Ever worked on a problem that seemed way too complex with far too many moving parts and just as many opinions all pointing in different directions? There’s a secret to winning in this situation. Want to know what it is?
That’s right. Just do something that make sense and get things moving in a positive direction.
Pick out a small piece of the problem you face and get everyone, including yourself focused on that one item. Then go to work. Be warned, people will stray, but just pull them back in and get them focused on that one initiative. As everyone starts moving along, you can start identifying the next small piece.
Complexity is a Diversion
Ever visited the grocery store, found yourself standing in front of a section of canned vegetables, and not knowing which can of beans you should buy? It doesn’t help that there are far too many choices. Bean are beans, but the manufacturers that can the beans don’t want you to think that. In the process of trying to get you to buy their beans, they create complexity.
The thing you must understand is that complexity is a diversion. If you want to get things done, you have to look beyond the complexity and do something that moves you in a positive direction. Make a choice and go.
Lesson 1: Don’t Get Stuck
It is easy to see a complex problem and want to over think it. You must resist this and the only way to do this is to do something.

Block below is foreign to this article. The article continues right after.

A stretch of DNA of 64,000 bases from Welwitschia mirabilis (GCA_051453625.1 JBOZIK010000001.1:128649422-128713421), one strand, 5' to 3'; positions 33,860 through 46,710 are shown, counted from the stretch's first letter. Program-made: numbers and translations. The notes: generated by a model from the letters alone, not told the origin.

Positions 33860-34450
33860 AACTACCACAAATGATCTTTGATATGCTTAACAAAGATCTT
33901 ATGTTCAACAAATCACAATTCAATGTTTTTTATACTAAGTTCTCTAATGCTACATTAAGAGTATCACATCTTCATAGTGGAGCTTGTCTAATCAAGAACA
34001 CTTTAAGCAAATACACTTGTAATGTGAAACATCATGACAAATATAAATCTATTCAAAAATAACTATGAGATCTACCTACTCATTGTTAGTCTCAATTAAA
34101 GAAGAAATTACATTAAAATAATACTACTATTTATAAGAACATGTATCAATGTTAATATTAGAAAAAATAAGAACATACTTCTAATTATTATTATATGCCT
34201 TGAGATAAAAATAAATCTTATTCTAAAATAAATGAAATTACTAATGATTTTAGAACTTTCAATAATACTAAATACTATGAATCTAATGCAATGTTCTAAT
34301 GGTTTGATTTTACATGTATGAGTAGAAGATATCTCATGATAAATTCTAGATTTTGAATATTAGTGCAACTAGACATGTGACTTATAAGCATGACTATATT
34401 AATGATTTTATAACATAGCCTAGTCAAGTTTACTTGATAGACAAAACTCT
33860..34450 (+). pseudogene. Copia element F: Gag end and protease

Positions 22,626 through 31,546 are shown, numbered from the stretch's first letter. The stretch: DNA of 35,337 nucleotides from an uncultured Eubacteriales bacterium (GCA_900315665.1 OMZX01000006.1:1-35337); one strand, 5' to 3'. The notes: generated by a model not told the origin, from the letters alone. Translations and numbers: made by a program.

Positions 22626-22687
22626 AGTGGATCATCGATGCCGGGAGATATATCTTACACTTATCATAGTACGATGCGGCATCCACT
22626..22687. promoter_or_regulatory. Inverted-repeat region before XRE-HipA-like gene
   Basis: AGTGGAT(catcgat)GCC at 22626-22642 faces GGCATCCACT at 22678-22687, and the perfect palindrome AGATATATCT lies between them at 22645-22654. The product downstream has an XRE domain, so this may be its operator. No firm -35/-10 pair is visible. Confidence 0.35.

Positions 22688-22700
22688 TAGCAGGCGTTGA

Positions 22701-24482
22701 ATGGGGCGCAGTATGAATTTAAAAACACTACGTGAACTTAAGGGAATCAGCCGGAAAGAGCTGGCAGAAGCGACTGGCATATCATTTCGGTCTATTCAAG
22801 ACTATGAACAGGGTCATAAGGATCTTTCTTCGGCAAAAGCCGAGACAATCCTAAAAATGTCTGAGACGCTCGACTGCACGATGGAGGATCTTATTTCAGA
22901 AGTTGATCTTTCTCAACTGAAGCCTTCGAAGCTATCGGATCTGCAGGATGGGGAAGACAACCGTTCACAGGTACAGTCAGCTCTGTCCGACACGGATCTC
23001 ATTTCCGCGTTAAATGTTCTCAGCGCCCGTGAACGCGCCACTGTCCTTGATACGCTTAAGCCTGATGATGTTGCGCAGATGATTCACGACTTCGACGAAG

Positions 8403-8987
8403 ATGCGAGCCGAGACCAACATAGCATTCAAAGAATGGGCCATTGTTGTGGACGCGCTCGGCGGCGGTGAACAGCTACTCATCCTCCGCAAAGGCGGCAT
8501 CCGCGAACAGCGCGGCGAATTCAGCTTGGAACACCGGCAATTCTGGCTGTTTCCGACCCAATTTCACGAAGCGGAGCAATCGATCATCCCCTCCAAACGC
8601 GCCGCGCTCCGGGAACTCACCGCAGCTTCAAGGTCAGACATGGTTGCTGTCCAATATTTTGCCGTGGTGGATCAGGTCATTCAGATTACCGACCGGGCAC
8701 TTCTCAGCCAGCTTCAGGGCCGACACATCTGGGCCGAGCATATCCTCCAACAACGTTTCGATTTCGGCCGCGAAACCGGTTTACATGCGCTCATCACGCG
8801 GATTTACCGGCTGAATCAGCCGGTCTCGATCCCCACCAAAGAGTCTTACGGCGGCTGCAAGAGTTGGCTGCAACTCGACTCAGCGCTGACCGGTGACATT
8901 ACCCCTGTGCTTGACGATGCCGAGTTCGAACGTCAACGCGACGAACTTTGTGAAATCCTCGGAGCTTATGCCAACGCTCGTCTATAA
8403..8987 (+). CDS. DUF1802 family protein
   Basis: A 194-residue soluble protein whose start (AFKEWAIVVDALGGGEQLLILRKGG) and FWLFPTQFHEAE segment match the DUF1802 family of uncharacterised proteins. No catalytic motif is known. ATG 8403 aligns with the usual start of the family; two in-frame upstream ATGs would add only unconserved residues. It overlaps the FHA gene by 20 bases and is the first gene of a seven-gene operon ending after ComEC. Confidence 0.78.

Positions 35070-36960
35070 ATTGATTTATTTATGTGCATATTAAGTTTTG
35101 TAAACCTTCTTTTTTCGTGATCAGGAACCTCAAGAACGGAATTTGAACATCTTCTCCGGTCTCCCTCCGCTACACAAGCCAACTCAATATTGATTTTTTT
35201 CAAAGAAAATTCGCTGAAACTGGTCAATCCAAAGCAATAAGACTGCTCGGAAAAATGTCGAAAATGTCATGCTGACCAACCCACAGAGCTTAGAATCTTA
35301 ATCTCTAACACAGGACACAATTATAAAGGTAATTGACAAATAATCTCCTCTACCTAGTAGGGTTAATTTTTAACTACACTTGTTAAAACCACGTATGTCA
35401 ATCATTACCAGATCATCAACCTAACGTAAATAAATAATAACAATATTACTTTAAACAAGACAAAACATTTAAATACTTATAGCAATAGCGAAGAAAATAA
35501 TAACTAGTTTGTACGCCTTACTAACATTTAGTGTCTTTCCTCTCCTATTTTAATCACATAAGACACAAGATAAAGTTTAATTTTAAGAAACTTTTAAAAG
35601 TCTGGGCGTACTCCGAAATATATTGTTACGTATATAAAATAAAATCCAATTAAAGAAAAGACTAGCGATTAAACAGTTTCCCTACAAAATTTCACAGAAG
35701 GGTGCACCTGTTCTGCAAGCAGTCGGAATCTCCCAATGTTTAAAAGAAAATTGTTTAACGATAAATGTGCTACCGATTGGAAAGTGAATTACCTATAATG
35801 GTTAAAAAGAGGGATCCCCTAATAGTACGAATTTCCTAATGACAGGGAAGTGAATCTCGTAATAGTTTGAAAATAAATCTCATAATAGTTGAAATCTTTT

Lesson 2: Make Things Easy
If you are running a business or have opportunities to work with customers, you must keep this complexity issue in the forefront of your mind. Don’t make things too complicated. Don’t give your customers too many options. They might suggest that they want more choices, but resist. If you are building a website, keep you navigation and pages to a minimum. Maybe you are setting goals. If so, tackle them one at a time and don’t move onto a new one until you have reached the first one.
Simplify Where You Can
I recently started getting rid of extra stuff (whomever lands at that garage sales will be awfully happy). I cleaned out my closet, got rid of a few unused electronics, donated stuff that I had not used in a long while, etc. I don’t miss any of it. More importantly, getting rid of all this stuff has made life much less complicated and I can now focus better than ever.
I did the same thing with my fitness program. I adopted Jim Wendler’s approach to fitness (for the most part). Jim’s got a pretty simple take on this stuff:
- Lift heavy weights (time tested, compound lifts for the most part)
- Walk everyday
- Sprint 1-2 times a week